Image

Jewish Students Sue San Francisco State University

On June 19, 2017, The Lawfare Project and Winston & Strawn LLP filed a lawsuit on behalf of six students and several members of the Bay Area Jewish community against San Francisco State University (“SFSU”). The complaint alleges that the university has fostered a climate of anti-Semitism on campus, violating the plaintiffs’ constitutional rights to free speech and equal protection, as well as their rights under Title VI of the Civil Rights Act of 1964. President Leslie Wong, the California State University Board of Trustees, and other top administrative officials were named as defendants.

SFSU Anti-Semitism

SFSU Anti-Semitism

The lawsuit was prompted by alleged complicity of university administrators and police officers in the disruption of an April 2016 event, when San Francisco Hillel invited the Mayor of Jerusalem, Nir Barkat, to speak on campus. At the event, audience members were allegedly “subjected to genocidal and offensive chants and expletives by a raging mob that used bullhorns to intimidate and drown out the Mayor’s speech and physically threaten and intimidate members of the mostly-Jewish audience.”

Protesters yelled and chanted “Intifada,” [Arabic for “uprising,” the term “Intifada” has come to mean a call for violence against innocent Israeli civilians. The First and Second Intifadas in Israel resulted in 170 bombings perpetrated by Palestinian terrorists against Israeli civilians between 1989-2008], “Get the [expletive] off our campus,” and “From the river to the sea, Palestine will be free,” [the destruction of Israel entirely] while university administrators allowed the disruption to continue and instructed campus police to “stand down.”

The plaintiffs also allege that Hillel was unfairly excluded from a campus “Know Your Rights” fair aimed at members of vulnerable populations on Feb. 18, 2017.

The complaint contends that the way administrators handled the April confrontation and the most recent exclusion is consistent with other incidents on SFSU’s campus over the years. According to the complaint, “SFSU and its administrators have knowingly fostered this discrimination… SFSU has not merely fostered and embraced anti-Jewish hostility — it has systematically supported … student groups as they have doggedly organized their efforts to target, threaten, and intimidate Jewish students on campus and deprive them of their civil rights and their ability to feel safe and secure as they pursue their education.” Readers may recall how a SFSU professor of ethnic studies, Rabab Abdulhadi, used university tax-payer funds to finance a student trip to the Palestinian territories, where they were met by Leila Khaled, a Palestinian heralded as the first woman to have hijacked an airplane in an act of terror in 1969; or former student Mohammad Hammad, who infamously posted a picture of himself holding a blade on social media, saying: “I seriously cannot get over how much I love this blade. It is the sharpest thing I own and cuts through everything like butter, and just holding it makes me want to stab an Israeli soldier.”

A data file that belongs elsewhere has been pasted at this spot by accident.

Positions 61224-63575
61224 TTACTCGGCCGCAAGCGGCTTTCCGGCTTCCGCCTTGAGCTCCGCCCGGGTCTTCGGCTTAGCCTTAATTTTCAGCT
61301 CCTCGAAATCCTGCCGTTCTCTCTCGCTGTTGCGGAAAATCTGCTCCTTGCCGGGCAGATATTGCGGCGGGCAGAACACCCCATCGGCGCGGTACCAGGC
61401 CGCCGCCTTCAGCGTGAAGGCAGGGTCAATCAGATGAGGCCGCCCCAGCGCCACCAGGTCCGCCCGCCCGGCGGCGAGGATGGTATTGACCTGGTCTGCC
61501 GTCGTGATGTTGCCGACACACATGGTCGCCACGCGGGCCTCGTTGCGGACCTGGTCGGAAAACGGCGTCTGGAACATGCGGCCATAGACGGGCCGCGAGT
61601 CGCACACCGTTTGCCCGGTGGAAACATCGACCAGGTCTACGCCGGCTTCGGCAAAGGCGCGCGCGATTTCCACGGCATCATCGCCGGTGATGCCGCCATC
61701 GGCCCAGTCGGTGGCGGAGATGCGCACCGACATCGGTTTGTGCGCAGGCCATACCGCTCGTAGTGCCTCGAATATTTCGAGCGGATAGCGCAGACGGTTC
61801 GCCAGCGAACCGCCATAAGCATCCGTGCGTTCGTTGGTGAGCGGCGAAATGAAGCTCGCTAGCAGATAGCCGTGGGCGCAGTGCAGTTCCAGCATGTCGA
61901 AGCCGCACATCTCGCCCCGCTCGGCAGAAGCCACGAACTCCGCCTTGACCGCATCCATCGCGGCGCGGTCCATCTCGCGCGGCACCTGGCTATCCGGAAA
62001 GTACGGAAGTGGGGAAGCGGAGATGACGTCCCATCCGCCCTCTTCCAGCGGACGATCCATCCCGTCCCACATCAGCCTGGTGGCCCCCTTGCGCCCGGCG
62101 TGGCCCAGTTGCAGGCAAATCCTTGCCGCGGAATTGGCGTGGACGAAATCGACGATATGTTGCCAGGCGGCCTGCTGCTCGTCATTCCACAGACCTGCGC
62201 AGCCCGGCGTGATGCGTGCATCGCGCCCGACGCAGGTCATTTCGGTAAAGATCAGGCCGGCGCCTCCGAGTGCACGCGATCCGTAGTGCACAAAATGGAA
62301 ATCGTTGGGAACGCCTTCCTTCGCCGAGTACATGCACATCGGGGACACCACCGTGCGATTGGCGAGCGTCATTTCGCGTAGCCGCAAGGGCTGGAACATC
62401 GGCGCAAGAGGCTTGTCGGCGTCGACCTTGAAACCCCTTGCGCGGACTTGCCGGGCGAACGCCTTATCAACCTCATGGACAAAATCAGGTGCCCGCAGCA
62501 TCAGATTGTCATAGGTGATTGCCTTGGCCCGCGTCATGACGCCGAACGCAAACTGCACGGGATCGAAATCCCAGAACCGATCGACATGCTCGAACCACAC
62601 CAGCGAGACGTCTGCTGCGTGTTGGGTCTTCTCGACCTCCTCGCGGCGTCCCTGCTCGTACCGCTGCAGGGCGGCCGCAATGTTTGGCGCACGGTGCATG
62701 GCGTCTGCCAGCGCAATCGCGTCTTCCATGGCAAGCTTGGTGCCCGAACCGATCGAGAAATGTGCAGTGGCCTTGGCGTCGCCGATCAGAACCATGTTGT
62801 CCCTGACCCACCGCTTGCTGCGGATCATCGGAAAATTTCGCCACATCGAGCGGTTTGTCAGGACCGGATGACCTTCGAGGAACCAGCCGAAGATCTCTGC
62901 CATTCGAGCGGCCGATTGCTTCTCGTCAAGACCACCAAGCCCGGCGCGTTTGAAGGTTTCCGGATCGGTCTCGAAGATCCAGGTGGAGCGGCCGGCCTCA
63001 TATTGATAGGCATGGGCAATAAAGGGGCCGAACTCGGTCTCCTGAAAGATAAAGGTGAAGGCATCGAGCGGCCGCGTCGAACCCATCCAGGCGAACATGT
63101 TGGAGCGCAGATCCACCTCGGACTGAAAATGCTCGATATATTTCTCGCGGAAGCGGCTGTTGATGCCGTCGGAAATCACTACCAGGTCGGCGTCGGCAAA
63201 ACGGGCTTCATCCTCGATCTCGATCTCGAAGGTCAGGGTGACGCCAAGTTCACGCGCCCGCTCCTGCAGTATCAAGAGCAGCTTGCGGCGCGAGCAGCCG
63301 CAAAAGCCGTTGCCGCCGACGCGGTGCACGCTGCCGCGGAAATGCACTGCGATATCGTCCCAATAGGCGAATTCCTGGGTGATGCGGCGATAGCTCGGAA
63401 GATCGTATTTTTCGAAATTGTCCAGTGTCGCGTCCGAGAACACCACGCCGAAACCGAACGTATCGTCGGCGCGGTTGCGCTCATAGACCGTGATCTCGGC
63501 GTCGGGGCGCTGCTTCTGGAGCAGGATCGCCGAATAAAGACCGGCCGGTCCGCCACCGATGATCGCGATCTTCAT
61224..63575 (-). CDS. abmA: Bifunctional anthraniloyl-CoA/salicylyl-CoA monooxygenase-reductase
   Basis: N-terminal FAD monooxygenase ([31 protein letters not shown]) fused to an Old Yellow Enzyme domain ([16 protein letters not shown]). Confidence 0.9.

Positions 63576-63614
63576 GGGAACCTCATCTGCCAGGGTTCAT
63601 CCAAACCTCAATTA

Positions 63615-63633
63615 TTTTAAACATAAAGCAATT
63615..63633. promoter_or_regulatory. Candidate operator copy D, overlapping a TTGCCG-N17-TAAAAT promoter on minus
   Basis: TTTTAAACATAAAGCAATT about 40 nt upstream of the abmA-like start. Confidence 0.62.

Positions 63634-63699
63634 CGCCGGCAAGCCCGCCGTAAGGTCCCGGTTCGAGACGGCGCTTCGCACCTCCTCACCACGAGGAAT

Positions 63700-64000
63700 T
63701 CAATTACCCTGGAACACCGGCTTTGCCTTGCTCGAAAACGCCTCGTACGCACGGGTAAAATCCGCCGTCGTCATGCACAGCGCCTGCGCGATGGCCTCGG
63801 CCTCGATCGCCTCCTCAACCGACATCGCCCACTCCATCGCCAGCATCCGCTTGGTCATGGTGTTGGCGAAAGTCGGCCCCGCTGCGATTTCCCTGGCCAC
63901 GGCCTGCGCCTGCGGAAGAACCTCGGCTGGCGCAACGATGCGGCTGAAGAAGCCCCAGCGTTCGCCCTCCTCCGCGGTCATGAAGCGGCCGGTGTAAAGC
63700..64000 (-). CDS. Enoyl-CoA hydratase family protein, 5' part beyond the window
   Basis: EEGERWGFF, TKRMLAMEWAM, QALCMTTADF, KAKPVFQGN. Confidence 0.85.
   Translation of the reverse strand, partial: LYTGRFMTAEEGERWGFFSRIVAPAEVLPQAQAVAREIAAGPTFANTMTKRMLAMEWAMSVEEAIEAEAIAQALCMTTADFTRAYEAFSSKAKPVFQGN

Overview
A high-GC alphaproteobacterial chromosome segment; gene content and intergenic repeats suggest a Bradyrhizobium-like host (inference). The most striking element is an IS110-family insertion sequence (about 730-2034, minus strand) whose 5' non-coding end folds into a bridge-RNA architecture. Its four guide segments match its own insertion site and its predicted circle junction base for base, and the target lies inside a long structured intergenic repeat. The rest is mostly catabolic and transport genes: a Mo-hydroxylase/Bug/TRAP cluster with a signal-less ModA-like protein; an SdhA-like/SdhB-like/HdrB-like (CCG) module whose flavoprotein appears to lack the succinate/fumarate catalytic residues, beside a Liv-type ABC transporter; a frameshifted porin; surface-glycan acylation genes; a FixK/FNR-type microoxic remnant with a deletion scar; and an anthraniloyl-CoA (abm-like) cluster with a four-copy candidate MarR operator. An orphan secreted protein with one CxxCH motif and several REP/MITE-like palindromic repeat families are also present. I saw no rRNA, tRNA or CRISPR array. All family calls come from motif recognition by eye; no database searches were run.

Further, the complaint notes that “no actions were ever taken by SFSU against the disruptive students, no disciplinary charges were ever filed, and no sanctions were ever imposed against the groups or students responsible for committing these acknowledged violations.”

Lawyers for the students hope the case will set a precedent under Title VI, which protects Jewish students from being targeted for their ethnic or ancestral identity. “Title VI of the Civil Rights Act of 1964 is the underpinning of the modern American ethos of equal protection and anti-discrimination. This case isn’t about Jews, it’s about equal protection under the law,” Brooke Goldstein, director of The Lawfare Project, said in a written statement. “If the courts fail to apply Title VI in this context, we are creating a massive loophole that will ultimately be exploited at some point to target other marginalized minority communities. If we refuse to enforce anti-discrimination law for Jews, if we say Jews don’t deserve equal protection, it will erode constitutional protections for everyone.”

San Diego State Passes Anti-Semitism Resolution

On April 19, 2017, the Associated Students at San Diego State University passed “A Resolution to Condemn Anti-Semitism.” The resolution takes a strong line against anti-Semitism, both in its addressing of a series of broad issues and its strict reliance more »

New Jersey and California Join the Fight Against BDS

With Governor Chris Christie’s signature last week, New Jersey became at least the 12th state to embrace anti-BDS legislation. The bill passed with an overwhelming majority in the state’s General Assembly at the end of July (69-3, with two abstentions) more »

LDB Holds Third Annual National Law Student Leadership Conference

On February 21-22, the Louis D. Brandeis Center hosted its third annual National Law Student Leadership Conference in Berkeley, California. The conference brought together 26 law student leaders from 14 law schools across the country, and educated these students on topics more »

CA State Assembly Passes Important Anti-Semitism Resolution

Last week, the Higher Education Committee of the California State Assembly approved State Senator Jeff Stone’s resolution (SCR-35) condemning anti-Semitism at California college campuses, by a vote of 8-0. This resolution was previously passed by the CA State Senate. It more »